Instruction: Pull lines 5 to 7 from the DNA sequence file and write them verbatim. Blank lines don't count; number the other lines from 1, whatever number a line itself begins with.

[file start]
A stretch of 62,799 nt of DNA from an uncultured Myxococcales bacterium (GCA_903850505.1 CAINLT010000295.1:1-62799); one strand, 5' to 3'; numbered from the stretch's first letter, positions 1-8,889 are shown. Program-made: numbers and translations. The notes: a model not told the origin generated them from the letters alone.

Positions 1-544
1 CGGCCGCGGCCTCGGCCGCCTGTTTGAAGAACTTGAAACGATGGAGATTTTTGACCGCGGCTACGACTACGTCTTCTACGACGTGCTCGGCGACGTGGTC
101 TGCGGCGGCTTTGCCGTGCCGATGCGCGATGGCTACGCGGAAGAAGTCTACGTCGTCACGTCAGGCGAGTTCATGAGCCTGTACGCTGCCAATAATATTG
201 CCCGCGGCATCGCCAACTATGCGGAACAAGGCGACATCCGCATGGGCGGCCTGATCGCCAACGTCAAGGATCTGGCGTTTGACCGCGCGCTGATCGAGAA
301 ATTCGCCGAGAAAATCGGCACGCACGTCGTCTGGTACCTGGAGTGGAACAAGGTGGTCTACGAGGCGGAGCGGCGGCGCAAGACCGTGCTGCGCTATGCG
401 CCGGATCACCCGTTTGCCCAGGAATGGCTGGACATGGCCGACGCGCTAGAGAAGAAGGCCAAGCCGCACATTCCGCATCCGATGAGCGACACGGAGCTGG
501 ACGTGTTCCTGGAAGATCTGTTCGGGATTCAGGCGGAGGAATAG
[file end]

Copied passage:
201 CCCGCGGCATCGCCAACTATGCGGAACAAGGCGACATCCGCATGGGCGGCCTGATCGCCAACGTCAAGGATCTGGCGTTTGACCGCGCGCTGATCGAGAA
301 ATTCGCCGAGAAAATCGGCACGCACGTCGTCTGGTACCTGGAGTGGAACAAGGTGGTCTACGAGGCGGAGCGGCGGCGCAAGACCGTGCTGCGCTATGCG
401 CCGGATCACCCGTTTGCCCAGGAATGGCTGGACATGGCCGACGCGCTAGAGAAGAAGGCCAAGCCGCACATTCCGCATCCGATGAGCGACACGGAGCTGG